This would be the ground for His conviction; that He said He was the Son of God and that He was equal with God; claims that no mere man could make. What they failed to understand was that He was no mere human. He was both the Messiah and Son of God. So the high priest yelled out, what need we any further witness? And then he tore his garments ([iii]Matthew 26:65;  [iv]Mark 14:63). It was true, they did not need any more witnesses to prove that He said he was the Son of God, they had it from his own mouth; but they did need proof that he was not the Son of God, before they could condemn him as a blasphemer. This accusation will not carry any weight with Pilate, because he is a pagan. But with the masses of the people whom they must now at all costs incite against the Savior, this will be a tremendous force. They could not accept that it was possible He might be who He said He was. If it was true, they would bring upon themselves a horrible feeling of guilt for putting Him to death? They cannot believe that He was the Messiah, even though He was endowed with divine power and grace, and had performed messianic miracles. They could not believe in Him, because of His appearance. He did not appear as they expected, in worldly pomp and grandeur. Their eyes being blinded with the desire for a military Messiah, who would defeat the Romans and then rule over Israel with pomp and ceremony, but that was not what Jesus came to give them, so they rush on into the procedure for prosecuting the Lord Jesus Christ, as the horse into the battle. In rejecting Jesus, they were acting on behalf of the nation.
The “religious trial” was now over. The next step was to put Him through a civil trial and convince the Roman governor that Jesus of Nazareth was a criminal worthy of death. The Son of God was to be crucified and only the Romans could do that.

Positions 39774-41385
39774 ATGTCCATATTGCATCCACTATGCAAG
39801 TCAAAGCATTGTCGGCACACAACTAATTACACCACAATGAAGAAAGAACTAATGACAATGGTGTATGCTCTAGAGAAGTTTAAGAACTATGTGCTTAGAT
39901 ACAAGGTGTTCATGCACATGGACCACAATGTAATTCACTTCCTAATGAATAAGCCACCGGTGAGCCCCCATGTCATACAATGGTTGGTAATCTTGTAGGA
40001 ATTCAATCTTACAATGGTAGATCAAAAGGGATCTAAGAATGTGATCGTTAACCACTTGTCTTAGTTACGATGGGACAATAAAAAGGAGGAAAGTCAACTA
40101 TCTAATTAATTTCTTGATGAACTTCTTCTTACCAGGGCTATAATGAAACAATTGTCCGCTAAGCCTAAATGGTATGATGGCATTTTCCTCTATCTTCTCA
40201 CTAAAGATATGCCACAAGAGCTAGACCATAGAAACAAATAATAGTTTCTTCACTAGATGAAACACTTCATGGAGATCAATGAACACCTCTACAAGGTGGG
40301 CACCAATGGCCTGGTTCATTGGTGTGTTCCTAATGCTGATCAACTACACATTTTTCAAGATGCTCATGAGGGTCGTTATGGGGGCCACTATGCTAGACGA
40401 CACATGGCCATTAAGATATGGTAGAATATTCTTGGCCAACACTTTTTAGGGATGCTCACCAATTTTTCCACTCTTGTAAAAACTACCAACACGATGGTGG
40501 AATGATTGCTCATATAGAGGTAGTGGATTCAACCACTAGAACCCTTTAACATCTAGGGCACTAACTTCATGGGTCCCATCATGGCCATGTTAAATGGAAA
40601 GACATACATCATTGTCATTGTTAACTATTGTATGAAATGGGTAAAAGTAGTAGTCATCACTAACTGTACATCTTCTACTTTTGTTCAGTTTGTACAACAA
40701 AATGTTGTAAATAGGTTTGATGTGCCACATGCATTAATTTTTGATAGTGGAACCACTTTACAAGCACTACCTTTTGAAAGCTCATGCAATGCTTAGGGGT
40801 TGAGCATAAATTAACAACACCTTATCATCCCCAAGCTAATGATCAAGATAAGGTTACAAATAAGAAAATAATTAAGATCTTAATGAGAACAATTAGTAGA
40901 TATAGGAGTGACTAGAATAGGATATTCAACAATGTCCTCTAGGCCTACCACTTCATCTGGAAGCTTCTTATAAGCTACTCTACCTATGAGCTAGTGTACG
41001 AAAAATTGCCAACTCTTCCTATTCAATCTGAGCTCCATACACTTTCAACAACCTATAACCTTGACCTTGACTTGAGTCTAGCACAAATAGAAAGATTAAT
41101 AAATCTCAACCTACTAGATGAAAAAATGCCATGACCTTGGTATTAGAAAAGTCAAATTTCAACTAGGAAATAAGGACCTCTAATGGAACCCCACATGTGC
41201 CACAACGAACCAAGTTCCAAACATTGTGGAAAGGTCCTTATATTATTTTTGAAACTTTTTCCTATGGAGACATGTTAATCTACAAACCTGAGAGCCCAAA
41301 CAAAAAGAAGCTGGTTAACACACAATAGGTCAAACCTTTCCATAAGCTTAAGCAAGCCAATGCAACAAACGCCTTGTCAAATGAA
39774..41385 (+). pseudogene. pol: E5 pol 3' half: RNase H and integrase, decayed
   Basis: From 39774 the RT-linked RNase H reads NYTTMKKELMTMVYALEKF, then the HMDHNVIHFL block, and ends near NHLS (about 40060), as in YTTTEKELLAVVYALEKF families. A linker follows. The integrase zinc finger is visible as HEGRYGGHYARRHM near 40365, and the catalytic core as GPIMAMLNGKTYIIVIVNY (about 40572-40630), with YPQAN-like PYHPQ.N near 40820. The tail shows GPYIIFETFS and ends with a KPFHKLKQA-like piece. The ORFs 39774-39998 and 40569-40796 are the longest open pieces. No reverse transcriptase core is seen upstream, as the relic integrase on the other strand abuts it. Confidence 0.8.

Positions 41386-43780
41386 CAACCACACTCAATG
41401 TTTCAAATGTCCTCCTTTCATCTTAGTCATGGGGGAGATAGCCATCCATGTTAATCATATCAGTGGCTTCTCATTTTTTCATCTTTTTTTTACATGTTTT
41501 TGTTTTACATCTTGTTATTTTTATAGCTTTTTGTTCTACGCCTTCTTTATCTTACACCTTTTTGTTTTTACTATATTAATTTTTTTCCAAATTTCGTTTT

Some liberal theologians say that Jesus never claimed to be God and we wonder what they do with this official trial and this passage currently before us.



 [1]THE ELDERS--presbuterion, “an assembly of aged men,” denotes the Council or Senate among the Jews,

 [2]CHIEF PRIEST (high priest) — It was lawful for the High Priest to perform the common duties of the priesthood; but his chief duty was, once a year on the day of atonement, to enter into the Holy of Holies (from which the other priests were excluded) and offer sacrifices for his own sins and the sins of the people, and to preside over the Sanhedrin, or Supreme Council, when convened for judicial deliberations. According to Mosaic Law, no one could seek the office of high priest unless he was of the tribe of Aaron and descended from a high priestly family; and once the office was conferred, it was held until death. But from the time of Antiochus Epiphanes and through the time of their Roman masters the Jews power to appoint their priest was assumed by the ruling power at the time. The offices were no longer filled by descendents of Aaron nor were conferred on anyone for life. The office could be transferred from one to another according to the will of the military rulers. That's why it came to pass, that during the one hundred and seven years intervening between Herod the Great and the destruction of the holy city, twenty eight persons held that honored position.

 [3]SCRIBES--in the Bible, a man learned in the Mosaic Law and in the sacred writings, an interpreter, and teacher. Scribes examined the more difficult and subtle questions of the law; added to the Mosaic Law decisions of various kinds thought to elucidate its meaning and scope, and did this to the detriment of religion. Since the advice of men skilled in the law was needed in the examination in the causes and the solution of the difficult questions, they were enrolled in the Sanhedrin; and are mentioned in connection with the priests and elders of the people.